If the dollar “goes south” which it probably will and hyper inflation makes my social security check worthless I have taken steps to provide for my extended family and TO DEFEND THE MEANS TO DO SO. However I do not think social security should be lumped with other entitlement programs. I paid my share of “tax” and my employer paid his plus I paid both halves the years I was self employed. The government put “I owe you’s” in the trust fund so yes, it is affecting the deficit now. I’m betting many seniors will be just as supportive of freedom movements as any other group. Yes, the government is using gun control, immigration and climate change to distract us from the economy. So pay attention to things that matter.

  17. Paul Bonneau
    Paul Bonneau February 22, 2013 1:09 pm

    FYI you always paid all Socialist Security and your employer paid none of it, despite the “smoke and mirrors” accounting that made it look otherwise. An analysis of the cost of employing you would show you that.

    As to the rest of it, thinking govt owes you money because it stole from you earlier, is like finding your car has been stolen, and going out and stealing one from an innocent third party to compensate. The money you sent to the federal government under Socialist Security is like all other money you sent to them: already pissed away. Any Socialist Security is funded largely if not completely by current taxes on a shrinking population, and by inflation which is another form of tax on everyone. It is the dole, plain and simple. As to government promises, they are worth exactly nothing, otherwise the Constitution would be followed (since all congresscritters and the president promise to follow it in their oath of office).

    Sorry for all the bad news.

  18. Bear
    Bear February 22, 2013 3:31 pm

    @Mike: “I’m still unsure of how I feel re: Gottlieb’s grand compromise, but I certainly think it’s worlds better than what’s been proposed…and maybe better than where we are now.”

    People FRICKIN’ HATE and OPPOSE preemptively-prove-your-innocence checks, as indicated by the backlash when Gottlieb announced he’d be willing to trade a fiearms registry for a firearms owner registry*. So if the option he was ‘avoinding’ was worlds worse…

    Then just maybe it could have been defeated without Gottlieb offering to trade vaginal rape for anal rape.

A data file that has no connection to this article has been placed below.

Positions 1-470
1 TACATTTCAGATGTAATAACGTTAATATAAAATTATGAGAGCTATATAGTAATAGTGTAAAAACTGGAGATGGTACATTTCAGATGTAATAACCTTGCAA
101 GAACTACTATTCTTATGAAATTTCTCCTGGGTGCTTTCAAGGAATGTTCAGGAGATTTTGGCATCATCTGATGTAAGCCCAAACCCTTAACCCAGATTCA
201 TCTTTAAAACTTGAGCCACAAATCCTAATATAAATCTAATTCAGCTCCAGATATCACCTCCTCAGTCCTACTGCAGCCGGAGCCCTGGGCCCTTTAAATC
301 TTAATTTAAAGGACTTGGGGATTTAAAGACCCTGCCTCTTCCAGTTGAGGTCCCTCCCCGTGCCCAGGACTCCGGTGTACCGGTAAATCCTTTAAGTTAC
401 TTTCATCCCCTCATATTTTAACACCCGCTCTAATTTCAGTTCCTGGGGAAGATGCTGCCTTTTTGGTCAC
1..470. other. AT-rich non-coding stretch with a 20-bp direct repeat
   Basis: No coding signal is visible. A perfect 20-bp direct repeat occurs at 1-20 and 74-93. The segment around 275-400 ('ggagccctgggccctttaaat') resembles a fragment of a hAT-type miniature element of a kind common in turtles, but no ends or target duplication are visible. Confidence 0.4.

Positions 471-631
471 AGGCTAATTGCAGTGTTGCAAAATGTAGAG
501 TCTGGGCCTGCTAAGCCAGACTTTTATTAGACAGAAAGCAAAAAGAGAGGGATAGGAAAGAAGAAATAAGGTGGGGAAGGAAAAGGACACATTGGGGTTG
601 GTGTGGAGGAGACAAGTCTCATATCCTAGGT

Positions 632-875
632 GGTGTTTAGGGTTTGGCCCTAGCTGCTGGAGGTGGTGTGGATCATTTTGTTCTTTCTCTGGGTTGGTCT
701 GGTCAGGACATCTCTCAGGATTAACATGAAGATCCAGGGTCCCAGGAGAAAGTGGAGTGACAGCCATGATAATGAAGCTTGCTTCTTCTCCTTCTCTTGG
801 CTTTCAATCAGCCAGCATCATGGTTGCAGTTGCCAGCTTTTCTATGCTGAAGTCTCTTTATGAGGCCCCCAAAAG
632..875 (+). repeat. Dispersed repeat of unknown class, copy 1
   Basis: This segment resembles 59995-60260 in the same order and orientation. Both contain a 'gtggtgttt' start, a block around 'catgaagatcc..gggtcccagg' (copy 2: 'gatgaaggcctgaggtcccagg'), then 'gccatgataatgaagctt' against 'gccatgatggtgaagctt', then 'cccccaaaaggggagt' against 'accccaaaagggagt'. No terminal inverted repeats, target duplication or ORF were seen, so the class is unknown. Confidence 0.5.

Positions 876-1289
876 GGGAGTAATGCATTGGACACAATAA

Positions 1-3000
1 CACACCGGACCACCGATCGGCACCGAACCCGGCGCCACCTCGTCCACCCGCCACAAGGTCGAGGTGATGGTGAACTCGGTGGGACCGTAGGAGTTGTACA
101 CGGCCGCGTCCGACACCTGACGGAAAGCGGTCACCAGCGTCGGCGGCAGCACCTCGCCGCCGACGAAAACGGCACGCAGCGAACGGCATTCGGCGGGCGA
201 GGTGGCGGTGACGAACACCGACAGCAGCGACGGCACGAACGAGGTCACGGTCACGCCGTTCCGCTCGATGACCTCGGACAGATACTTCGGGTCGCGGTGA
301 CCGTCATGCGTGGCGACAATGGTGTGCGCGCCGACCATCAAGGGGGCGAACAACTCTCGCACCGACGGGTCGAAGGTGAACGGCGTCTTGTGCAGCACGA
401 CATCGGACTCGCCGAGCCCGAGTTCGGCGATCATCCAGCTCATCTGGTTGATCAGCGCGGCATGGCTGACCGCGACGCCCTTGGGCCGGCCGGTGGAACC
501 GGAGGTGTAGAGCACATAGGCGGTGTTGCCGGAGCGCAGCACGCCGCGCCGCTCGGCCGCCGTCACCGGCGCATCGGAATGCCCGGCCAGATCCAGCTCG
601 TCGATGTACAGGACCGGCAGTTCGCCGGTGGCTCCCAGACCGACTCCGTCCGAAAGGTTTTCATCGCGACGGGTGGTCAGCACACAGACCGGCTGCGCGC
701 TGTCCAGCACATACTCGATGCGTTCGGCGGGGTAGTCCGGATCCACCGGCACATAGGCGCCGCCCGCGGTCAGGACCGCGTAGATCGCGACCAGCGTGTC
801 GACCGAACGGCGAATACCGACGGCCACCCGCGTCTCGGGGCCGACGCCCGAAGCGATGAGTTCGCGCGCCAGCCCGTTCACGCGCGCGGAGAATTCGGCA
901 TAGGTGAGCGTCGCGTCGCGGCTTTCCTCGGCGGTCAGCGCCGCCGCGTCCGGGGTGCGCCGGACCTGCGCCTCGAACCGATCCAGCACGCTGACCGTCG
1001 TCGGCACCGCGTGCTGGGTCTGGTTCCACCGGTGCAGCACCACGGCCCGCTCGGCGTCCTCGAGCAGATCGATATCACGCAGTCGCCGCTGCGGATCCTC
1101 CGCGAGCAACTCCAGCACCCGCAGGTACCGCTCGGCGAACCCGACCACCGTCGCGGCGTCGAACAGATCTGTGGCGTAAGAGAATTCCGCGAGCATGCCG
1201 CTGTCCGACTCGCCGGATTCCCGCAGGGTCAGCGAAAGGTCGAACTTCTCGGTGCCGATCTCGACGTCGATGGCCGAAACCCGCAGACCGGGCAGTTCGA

And that’s just in WA. His proposed ‘compromise’ won’t do a [expletive deleted] thing for me, but it will be used as a ‘but gunnies LIKE background checks’ precedent by the antis in my state legislature (who started the legislative session by ordering all constituents disarmed near the State House).

    —–
    * No matter what some claim, the only way to prove a private sale went through a PPYI check is by record keeping. The only way to avoid PPYI in Gottlieb’s compromise is to register the owner first.

  19. jed
    jed February 22, 2013 3:43 pm

    Yes, this a lot different from GCA68, AWB, etc. Much more highly visible, and in a climate where a lot more people are looking at it, in combination with a seriously expanded federal “security” apparatus, along with more globalism, socialism, financial shennanigans, etc.

    All y’all don’t forget the Day of Resistance tomorrow.

  20. The Infamous Oregon Lawhobbit
    The Infamous Oregon Lawhobbit February 22, 2013 4:43 pm

    Oh yeah. Here’s change:

    http://www.leg.state.or.us/13reg/measpdf/hb3200.dir/hb3200.intro.pdf

    Summary:

    Creates crime of unlawful possession or transfer of assault weapon or large capacity magazine.
    Punishes by maximum penalty of 10 years’ imprisonment, $250,000 fine, or both.
    Requires current owners to dispose of or register assault weapons and large capacity magazines.
    Directs Department of State Police to conduct background checks and maintain registry of as-
    sault weapons and large capacity magazines.
    Declares emergency, effective on passage.

  21. water lily
    water lily February 22, 2013 6:01 pm

    I suspect that the average person who isn’t awake and aware talks a good talk about 2nd amendment and freedom, but let a disaster strike their town or another “terrorist” attack happen, and they’d be screaming for the government to take care of them.

    Yeah, I think some people still want freedom, but the majority of the world likes the concept – until they are hungry and in danger.